Foals Can Shed EPE Organisms to Uninfected Horses

Weanling foals that come down with equine proliferative enteropathy (EPE) will recover if they are treated properly, so owners should look for this emerging disease in sick foals, said Nicola Pusterla, DVM, PhD, Dipl. ACVIM, associate professor at the University of California, Davis, School of Veterinary Medicine.

Signs of disease include lethargy, weight loss, fever, loose stool, and peripheral edema (throat latch, sheath, distal limbs). "The prognosis is good if foals are treated specifically for EPE," he said. Treatment includes fluids, plasma, and antibiotics. In addition, make sure they get good nutrition.

Pusterla and his colleagues recently studied Lawsonia intracellularis, the bacteria that causes EPE. They wanted to know how the disease progresses and whether infected foals shed the organism and posed a threat to herd mates. They infected three foals withL. intracellularis and studied how the disease progressed (clinical signs, clinicopathological findings, antibody titer, and fecal shedding).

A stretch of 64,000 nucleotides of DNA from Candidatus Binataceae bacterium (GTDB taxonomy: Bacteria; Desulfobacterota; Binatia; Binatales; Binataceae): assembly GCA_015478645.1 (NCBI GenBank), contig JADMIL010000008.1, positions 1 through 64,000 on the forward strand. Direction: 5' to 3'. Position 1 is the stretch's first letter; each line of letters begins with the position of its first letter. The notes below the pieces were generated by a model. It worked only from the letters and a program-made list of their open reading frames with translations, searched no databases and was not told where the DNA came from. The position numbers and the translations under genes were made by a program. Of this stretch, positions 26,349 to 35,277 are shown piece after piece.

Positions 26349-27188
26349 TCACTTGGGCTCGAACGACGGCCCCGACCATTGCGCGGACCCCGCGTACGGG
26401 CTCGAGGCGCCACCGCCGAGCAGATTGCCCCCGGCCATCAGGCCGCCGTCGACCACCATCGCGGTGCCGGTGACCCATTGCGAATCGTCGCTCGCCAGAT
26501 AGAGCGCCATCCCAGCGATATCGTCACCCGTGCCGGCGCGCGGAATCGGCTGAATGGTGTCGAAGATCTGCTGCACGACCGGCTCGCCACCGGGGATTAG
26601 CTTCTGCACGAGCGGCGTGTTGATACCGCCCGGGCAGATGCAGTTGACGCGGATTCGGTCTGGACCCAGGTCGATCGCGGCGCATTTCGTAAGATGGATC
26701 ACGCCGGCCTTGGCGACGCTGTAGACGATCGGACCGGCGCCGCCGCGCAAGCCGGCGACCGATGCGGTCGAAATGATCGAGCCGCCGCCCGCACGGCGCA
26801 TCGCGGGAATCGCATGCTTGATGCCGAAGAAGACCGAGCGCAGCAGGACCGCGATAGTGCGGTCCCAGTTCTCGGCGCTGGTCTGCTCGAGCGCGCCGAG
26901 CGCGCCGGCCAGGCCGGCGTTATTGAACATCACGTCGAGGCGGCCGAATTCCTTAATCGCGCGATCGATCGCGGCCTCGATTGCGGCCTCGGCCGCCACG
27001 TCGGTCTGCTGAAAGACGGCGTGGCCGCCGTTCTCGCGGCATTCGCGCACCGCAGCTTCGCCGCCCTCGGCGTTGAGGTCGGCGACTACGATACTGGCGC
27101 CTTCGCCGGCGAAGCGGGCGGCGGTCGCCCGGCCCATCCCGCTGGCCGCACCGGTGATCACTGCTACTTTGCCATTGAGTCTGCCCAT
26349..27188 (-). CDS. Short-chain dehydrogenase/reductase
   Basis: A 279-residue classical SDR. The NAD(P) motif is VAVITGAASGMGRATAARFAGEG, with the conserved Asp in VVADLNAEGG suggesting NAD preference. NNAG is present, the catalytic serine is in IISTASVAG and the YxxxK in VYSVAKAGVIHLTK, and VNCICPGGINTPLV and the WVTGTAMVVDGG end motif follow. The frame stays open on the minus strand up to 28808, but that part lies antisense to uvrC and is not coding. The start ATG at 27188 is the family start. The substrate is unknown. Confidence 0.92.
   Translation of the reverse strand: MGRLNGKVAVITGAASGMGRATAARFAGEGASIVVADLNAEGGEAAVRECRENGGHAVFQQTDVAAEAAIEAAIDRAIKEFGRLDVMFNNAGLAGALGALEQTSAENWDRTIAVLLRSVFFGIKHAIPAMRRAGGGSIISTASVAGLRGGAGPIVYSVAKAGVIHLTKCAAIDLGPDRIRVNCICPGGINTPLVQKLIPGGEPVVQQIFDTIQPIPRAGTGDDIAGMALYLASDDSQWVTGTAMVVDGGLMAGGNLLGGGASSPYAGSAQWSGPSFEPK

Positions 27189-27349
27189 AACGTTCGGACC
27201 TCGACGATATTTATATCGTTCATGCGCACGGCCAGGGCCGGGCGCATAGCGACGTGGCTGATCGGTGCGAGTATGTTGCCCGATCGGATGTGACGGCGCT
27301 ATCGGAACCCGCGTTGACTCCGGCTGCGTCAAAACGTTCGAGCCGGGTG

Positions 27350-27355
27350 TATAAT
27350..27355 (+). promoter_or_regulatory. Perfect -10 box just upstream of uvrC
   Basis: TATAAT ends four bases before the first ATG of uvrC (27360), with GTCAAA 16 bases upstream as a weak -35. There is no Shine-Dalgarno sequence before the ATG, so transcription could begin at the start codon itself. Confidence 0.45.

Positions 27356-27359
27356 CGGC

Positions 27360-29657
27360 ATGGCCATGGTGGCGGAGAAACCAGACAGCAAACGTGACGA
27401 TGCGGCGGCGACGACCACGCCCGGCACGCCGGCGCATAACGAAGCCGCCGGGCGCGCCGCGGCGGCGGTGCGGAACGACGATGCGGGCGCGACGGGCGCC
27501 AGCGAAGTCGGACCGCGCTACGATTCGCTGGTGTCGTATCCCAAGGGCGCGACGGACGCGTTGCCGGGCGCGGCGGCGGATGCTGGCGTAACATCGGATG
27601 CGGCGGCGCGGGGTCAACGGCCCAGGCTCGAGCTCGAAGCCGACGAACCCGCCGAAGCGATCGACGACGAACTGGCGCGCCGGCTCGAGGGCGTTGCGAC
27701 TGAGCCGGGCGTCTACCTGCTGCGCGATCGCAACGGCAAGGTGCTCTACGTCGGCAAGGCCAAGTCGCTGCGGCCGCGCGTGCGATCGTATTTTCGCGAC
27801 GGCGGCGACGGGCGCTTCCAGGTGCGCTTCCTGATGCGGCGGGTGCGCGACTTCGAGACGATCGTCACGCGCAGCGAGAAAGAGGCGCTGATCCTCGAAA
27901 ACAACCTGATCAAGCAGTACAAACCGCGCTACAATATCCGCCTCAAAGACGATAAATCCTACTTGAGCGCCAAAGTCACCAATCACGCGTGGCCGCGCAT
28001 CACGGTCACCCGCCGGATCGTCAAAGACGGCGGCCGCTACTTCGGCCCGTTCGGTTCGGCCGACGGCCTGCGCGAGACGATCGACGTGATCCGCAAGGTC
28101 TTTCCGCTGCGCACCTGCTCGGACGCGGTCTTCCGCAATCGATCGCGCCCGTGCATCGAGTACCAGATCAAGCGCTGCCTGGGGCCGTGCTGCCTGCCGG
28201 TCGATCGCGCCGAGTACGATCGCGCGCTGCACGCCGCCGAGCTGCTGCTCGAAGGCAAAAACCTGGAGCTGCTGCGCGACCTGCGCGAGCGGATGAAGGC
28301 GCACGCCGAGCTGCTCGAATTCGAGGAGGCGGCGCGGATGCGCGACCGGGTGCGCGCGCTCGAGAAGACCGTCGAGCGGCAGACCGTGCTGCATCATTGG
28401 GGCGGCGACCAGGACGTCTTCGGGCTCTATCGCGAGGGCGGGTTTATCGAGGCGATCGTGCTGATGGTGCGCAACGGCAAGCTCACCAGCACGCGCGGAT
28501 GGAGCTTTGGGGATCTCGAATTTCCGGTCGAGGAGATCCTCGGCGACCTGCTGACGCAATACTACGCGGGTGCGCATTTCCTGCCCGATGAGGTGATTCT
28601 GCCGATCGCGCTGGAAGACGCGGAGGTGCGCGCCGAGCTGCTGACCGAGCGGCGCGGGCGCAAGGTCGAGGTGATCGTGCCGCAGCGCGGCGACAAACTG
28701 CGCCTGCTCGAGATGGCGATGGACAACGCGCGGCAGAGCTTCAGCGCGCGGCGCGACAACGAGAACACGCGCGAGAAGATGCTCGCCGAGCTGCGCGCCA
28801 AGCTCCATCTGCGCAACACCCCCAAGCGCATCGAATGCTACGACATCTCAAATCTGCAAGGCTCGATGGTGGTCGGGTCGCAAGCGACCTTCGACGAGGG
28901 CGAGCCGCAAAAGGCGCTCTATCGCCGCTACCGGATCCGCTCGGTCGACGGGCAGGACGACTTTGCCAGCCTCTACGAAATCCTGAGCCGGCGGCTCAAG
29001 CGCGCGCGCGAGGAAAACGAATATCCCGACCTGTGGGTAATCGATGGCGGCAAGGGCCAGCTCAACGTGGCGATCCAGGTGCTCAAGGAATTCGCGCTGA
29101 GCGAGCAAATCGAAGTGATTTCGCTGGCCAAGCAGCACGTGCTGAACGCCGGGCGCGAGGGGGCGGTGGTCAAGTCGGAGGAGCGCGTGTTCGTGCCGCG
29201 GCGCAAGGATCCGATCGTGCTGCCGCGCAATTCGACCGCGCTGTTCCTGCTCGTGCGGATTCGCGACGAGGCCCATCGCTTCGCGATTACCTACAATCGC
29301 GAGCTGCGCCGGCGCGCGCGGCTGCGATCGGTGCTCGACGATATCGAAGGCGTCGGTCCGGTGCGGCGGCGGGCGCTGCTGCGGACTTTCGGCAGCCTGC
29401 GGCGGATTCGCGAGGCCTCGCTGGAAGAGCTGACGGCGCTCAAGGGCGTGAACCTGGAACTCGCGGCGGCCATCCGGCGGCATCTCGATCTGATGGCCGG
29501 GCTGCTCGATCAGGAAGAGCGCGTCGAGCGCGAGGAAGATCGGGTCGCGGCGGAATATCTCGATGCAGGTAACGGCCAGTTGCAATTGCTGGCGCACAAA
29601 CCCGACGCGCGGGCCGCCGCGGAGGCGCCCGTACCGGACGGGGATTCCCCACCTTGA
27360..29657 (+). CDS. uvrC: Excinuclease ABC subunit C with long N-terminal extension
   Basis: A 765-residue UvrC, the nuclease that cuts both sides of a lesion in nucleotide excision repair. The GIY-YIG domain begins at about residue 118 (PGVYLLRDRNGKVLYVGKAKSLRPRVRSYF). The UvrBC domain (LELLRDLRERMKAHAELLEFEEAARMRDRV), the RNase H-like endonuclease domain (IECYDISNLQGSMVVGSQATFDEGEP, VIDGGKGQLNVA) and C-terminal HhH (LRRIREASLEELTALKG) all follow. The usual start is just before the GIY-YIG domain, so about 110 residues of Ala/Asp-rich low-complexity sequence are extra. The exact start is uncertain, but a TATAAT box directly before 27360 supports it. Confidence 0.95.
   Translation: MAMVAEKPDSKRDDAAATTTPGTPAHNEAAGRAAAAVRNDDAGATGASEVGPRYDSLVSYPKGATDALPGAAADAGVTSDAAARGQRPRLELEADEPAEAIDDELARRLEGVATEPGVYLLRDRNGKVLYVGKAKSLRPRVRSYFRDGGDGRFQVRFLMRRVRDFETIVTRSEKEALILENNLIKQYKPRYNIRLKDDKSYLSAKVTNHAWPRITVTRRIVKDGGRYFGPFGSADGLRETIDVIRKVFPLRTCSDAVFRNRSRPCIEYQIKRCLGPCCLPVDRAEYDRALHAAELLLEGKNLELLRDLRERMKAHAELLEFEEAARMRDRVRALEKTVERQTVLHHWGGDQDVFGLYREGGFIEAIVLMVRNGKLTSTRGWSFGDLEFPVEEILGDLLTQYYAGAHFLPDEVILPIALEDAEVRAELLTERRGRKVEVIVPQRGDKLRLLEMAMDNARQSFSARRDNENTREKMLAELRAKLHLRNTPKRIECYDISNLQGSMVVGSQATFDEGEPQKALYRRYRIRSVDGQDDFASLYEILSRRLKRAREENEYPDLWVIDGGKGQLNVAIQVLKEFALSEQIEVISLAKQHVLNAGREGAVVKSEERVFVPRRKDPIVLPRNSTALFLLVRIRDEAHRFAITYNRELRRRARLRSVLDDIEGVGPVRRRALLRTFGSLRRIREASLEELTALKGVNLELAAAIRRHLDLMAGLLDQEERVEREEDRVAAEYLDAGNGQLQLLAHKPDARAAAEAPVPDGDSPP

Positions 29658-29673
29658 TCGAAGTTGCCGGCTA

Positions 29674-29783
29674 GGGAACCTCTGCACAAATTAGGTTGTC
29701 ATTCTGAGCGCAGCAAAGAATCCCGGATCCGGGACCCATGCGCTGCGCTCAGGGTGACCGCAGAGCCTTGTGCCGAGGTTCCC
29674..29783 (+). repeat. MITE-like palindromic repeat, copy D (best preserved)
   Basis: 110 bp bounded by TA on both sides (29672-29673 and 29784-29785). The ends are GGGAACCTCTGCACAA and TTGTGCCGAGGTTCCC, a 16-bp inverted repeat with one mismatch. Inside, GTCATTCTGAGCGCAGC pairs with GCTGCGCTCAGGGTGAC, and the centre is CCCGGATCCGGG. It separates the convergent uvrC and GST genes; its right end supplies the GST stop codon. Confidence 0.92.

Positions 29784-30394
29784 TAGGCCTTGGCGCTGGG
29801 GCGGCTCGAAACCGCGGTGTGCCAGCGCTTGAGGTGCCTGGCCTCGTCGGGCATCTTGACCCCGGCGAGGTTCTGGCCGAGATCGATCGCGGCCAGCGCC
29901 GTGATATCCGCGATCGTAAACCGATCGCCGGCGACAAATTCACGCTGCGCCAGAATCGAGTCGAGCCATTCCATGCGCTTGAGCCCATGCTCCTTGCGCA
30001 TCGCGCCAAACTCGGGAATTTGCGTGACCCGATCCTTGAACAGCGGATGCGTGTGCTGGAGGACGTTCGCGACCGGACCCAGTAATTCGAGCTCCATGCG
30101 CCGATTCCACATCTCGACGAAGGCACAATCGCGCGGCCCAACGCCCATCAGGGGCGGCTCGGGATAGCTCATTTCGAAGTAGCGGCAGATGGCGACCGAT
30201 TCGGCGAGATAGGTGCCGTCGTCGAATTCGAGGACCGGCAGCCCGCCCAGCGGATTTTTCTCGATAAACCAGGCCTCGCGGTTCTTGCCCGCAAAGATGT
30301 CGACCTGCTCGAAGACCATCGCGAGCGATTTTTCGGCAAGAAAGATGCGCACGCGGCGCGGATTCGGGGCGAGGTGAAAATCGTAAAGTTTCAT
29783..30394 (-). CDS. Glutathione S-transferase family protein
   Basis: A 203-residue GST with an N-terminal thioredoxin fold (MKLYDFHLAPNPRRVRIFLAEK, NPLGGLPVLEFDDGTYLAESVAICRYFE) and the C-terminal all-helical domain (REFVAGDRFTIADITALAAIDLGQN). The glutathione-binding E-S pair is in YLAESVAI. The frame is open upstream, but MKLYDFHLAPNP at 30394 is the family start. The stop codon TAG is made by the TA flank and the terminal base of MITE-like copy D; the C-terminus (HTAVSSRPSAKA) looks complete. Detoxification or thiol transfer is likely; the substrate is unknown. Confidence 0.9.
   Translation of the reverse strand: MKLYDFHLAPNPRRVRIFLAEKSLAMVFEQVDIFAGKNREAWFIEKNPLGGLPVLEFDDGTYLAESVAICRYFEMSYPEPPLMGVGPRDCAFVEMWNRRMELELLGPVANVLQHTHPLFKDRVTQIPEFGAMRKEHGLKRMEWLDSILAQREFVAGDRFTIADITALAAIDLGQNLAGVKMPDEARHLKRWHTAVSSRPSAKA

They found that the foals shed L. intracellularis. Therefore, infected foals should be separated from the rest of the heard because they might expose susceptible herd mates, according to Pusterla.

"The disease has two faces, a clinical presentation that is really easy to diagnose and a subclinical form, which goes together with transient blood work abnormalities (low albumin) and fecal shedding of L. intracellularis," he said.

Experts believe that young foals are protected from the disease while nursing because they get protective antibodies from the mare, but once they stop weaning, they become susceptible to the disease, and the stress of weaning puts them at risk.

"Young adults can also contract the disease, however, this is a rare event," he said.

At the moment, there is nothing owners can do to prevent infection, but researchers are looking for a vaccine, he said.

The study "Oral infection of weanling foals with an equine isolate of Lawsonia intracellularis, agent of equine proliferative enteropathy" was published online ahead of print in the March Journal of Veterinary Internal Medicine.

The abstract is available on PubMed.

About the Author

Marie Rosenthal, MS

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